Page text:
The great strength of Yom Kippur lies in its ability to unite, even if only momentarily, two of the greatest rivals in Israeli society. On the eve of the holy day, we sat opposite Simcha Rothman, Chairman of the Constitution Committee and one of the leaders of the legal reform legislation, and one of the founders of Brothers in Arms, Ron Scharf, who led many protests this year, including blocking roads outside Rothman's home.
Exclusive confrontation between the founder of Brothers in Arms and Simcha Rotman // Yoni Rikner
Bridging them was an impossible task. The walls in the room shook when the confrontation erupted. "Pit," "superficial," "liar," "rude," "power-drunk," "anarchist," and "I'm kidding you" were some of the teases that were hurled throughout their conversation. Still, under the influence of the approaching Yom Kippur, the heated encounter actually ended with an exchange of mutual words of appreciation and a handshake.
Want unlimited power
The charged meeting between them, initiated by Israel Hayom this week in the Constitutional Committee room, didn't need much to get heated. The tones came up immediately at the beginning of their conversation, when they were both asked to describe what the other person meant to him.
"Joy in my eyes is the instigator of the regime coup. A power-drunk man who, for unlimited power, is willing to plunge the country I love into total chaos, burn it down and tear the people apart," Ron Scharf, a lieutenant colonel (res.) who served in Sayeret Matkal, began.
"Ron represents to me a profound contempt for the people of Israel – its choice, its desires, its perceptions – and he is trying to act forcefully and in violation of the law in order to impose its positions on the people," Rothman replied. "The struggle is not about reform, but about whether the majority of the Israeli people are accepted as legitimate."
Ron, what are you fighting for? What scares you about Rothman?
Scharf: "Your reform is dead. If you listen to Netanyahu's lies in English and Hebrew, then it doesn't exist anymore. But joy, you proved in the High Court hearing that this is not about reform. You are challenging the basic values of the State of Israel according to the Declaration of Independence, which are Jewish and democratic.
Rothman: "If it wasn't for your protest, it would have been harder for me to get 64 fingers for reasonableness, but gratifying," Photo: Jonathan Zindel
"The reform is not intended to benefit the court, it is intended to change the court in order to allow you and your friends unlimited power to advance your policy – the ultra-Orthodox evasion law, Smotrich the decisive plan, you aspire to a halakhic state. You want to release Amiram Ben Uliel and recruit him."
Rothman: "I'm glad you're reading from the reporter, because then I may be convinced that whoever wrote this to you believes what he wrote."
Scharf: "I wrote it. I learned from Biden to come neat with points in writing. You want to create a court that will allow you to do things that no liberal person will agree to, and the price you pay along the way is a rift in the people that most of the public fears."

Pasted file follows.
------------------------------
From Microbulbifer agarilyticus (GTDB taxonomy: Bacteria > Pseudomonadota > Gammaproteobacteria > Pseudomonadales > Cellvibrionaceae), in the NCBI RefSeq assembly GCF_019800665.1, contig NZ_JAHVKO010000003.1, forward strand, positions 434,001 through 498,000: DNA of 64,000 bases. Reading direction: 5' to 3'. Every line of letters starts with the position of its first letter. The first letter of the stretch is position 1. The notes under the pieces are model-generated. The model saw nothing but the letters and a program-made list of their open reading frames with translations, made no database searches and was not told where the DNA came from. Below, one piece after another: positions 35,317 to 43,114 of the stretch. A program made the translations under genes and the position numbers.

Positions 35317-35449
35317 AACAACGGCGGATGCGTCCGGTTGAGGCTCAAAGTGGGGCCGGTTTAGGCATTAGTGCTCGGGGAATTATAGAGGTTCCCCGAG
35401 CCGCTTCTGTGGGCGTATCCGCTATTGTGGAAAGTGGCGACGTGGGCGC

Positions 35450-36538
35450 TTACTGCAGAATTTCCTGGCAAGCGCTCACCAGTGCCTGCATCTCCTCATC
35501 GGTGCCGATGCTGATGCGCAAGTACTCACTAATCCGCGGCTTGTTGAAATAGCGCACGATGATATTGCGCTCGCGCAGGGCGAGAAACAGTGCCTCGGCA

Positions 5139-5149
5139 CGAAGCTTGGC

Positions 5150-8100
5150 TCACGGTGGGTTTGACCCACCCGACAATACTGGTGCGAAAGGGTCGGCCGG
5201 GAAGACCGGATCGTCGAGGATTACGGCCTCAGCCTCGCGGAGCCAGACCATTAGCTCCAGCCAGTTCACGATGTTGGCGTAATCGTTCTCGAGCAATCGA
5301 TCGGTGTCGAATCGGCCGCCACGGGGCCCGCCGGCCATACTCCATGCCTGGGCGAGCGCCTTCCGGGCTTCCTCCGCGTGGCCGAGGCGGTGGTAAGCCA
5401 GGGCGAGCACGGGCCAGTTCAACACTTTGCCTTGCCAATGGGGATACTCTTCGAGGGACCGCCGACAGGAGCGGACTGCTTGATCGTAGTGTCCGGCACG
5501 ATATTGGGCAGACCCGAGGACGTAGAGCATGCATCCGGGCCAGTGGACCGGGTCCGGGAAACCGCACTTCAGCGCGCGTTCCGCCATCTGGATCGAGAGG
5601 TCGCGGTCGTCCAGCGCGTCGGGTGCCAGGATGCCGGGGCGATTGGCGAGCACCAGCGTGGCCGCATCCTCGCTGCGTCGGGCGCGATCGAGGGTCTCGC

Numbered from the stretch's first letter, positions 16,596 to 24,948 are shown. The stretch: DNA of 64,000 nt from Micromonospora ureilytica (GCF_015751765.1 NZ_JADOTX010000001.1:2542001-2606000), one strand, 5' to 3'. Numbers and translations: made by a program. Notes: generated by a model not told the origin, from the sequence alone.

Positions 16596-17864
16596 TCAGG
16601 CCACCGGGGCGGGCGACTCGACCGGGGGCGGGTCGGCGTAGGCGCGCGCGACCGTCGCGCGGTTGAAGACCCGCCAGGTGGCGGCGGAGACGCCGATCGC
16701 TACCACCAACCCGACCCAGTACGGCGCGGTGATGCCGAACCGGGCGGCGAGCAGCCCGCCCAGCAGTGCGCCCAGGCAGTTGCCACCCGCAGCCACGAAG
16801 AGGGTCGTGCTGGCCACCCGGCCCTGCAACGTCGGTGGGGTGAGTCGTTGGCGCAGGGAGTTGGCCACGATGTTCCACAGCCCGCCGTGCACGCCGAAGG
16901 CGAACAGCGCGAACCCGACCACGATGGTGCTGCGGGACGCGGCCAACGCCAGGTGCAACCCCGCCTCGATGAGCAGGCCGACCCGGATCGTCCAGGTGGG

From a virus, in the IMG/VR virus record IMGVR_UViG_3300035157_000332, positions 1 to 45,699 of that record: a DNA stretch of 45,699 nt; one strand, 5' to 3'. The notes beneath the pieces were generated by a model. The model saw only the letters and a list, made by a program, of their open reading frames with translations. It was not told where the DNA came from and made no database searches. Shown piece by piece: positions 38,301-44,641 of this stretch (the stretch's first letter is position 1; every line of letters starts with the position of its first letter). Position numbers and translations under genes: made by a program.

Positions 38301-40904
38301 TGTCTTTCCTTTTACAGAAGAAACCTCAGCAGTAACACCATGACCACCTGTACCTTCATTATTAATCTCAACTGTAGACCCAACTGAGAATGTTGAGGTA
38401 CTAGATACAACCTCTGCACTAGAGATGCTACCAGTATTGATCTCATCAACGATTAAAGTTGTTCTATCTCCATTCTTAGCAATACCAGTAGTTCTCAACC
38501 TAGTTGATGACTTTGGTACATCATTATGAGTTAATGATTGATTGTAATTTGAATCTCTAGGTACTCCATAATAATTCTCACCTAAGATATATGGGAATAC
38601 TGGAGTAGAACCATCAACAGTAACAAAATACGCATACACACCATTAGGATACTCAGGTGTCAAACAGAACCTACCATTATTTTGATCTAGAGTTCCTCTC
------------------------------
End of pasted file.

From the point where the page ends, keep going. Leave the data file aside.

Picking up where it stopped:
Rothman: "I will try to make my statements backed up by facts. It's not clear to me where the talk about recruiting Ben Uliel comes from. Knowledge is power, but ignorance is also power. I feel that your ignorance is power."
Scharf: "I knew that after four minutes insults would begin. You're a personal beginner straight away."
Rothman: "You don't have a conversation with me, you live with a message sheet, and anything someone says you immediately connect with me – that's how you can't have a conversation."
Scharf: "So let's go to the merits of the matter."
Rothman: "The purpose of the reform is not to benefit the court. We never hid it, the goal is to benefit the people."
Scharf: "If the government tries to cancel any criticism of itself – because it knows, for example, that it does not have a majority of the people for the decisive plan – then where is the judicial review here?"
Rothman: "I don't have to obey the High Court of Justice, I obey the law. If the High Court rules according to the law, great."
Rothman: "On the whole issue of human rights, we didn't touch even a little on judicial review, not even a little."
Scharf: "What about an override clause?"
Rothman: "The Override Clause deals with the question of who decides when human rights violations are legitimate and when not – it should be in the hands of the people. Even in an override clause that was proposed that was not promoted, we limited it so that if the Knesset overcomes the court, then the law becomes permanent only after another election. You ask who is visiting us? People. Is that power intoxication?"
Scharf: "You are misleading the public. You wanted, and failed, to pass measures that eventually gave unlimited power to the government.
"In Israel's fragile democracy, the one who protects the small citizen is the court.
"The gay man who has a problem with the government, who will he turn to? To Pindros? The woman who will be passed from behind on the bus, who will she turn to? The Arab resident who will have his land taken away, who will he turn to? You? The people cannot decide for all minorities.
"I am afraid that you will disconnect from the people, that you will have unlimited power, and in the end the elections will be canceled. We heard proposals to take over the Central Elections Committee."
Rothman: "If they harm the integrity of the elections, I will fight it with all my might."
The difference between an anarchist and a liberal
The differences of opinion between the two – a Religious Zionist MK on the one hand, and a reservist who announced a cessation of volunteering due to the former's actions on the other – are a good representation of the current situation in the country.
At the height of the controversy. Scharf and Rotman Photos: Oren Ben Hakon, Photo: Oren Ben Hakon